Russia has been hosting visits. First our own Foreign Secretary, Jack Straw went for a day, then Chancellor Schröder. No doubt, there will be others. What these two visits had in common was a reluctance to raise awkward questions in a country and to a government that abounds with awkwardness.
The German media spent some time sneering at the fact that Schröder refused to discuss the Yukos case with Putin. (Jack Straw had not mentioned it either.) In reply Shcröder mumbled some explanation that a country has the right to collect taxes from its companies and citizens. Well,he should know. The German government is so anxious to collect taxes that it is driving all business and investment into other countries.
Nevertheless, this rather disingenuous statement ignores certain aspects of the Yukos case. One is the persistent opinion that the attack on the company and its largest shareholder, Mikhail Khodorkovsky, came as he was trying to change the running of the company to more accepted Western ways, which would have involved fewer bribes to officials and, above all, as he began to display an interest in entering the political field. Up with that Putin would not put.
The trial is due to start today and there is a strong possibility, reported in the Sunday Telegraph yesterday that the government will move in to seize Yukos's oil and hand the marketing over to Gennady Timchenko, an oil trader, friend of Putin and former KGB officer, in fact, one of Putin’s own oligarchs. Would these things not be worth mentioning?
The attitude of European ministers and leaders to Russia is very different to that of Secretary of State Colin Powell, who, after his last visit a couple of months ago, wrote a strongly worded article telling the Russian government that if it wanted to be part of the western world, it had better clean up its human rights record.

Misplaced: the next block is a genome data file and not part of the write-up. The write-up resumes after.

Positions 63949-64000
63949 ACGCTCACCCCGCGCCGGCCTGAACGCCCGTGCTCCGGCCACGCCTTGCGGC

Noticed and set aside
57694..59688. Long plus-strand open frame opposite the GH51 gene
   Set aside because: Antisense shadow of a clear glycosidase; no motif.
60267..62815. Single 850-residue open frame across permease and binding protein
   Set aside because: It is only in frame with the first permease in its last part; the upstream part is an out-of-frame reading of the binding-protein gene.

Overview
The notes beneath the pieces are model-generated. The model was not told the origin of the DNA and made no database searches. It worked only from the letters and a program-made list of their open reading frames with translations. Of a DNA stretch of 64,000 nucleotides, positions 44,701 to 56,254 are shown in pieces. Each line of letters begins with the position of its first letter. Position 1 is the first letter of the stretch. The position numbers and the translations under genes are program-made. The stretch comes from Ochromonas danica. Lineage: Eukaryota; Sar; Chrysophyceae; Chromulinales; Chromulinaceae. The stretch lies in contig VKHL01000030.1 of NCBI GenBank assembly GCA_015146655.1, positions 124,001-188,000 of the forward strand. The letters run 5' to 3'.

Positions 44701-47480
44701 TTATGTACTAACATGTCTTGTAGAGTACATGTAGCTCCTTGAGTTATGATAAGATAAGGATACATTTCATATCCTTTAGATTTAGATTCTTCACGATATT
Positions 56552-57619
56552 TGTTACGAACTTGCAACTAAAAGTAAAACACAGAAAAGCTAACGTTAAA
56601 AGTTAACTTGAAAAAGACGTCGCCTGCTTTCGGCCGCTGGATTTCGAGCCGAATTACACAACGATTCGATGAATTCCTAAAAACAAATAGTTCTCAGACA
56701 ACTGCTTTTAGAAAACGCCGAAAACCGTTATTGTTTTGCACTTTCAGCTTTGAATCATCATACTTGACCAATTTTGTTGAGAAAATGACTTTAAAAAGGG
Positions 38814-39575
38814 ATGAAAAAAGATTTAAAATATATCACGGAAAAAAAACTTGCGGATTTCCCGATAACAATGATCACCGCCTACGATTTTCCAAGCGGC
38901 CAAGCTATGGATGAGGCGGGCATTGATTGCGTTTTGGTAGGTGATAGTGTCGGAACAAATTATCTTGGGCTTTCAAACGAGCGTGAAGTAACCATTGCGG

Nothing much has happened on that score and the European proponents of ethical foreign policy have kept conspicuously quiet.
Menawhile Le Monde has reported another interesting fact. Apparently in February the Americans repatriated seven of the eight Russian citizens from Guantanamo, much against their wishes. Clearly, they knew that, with all its problems, Guantanamo was preferable to the prison system in Russia. All seven, who were clearly Chechens from their names, have disappeared.
According to the article, the American authorities have shrugged their shoulders, pointing out that once they repatriate the prisoners, they have no more interest in the subject. But whatever happened to the European opinion formers who have been hyperventilating about Guantanamo? Why have they not expressed some interest in the fate of the Chechens? Human rights organizations in Russia who encountered ever more problems with the authorities, have tried to raise the issue as they have tried to interest the West in what is going on in Chechnya in general.
Alas, neither Foreign Secretary Jack Straw nor Chancellor Gerhard Schröder have been listening. It is not part of the ethical foreign policy to worry about what is going on in Russia.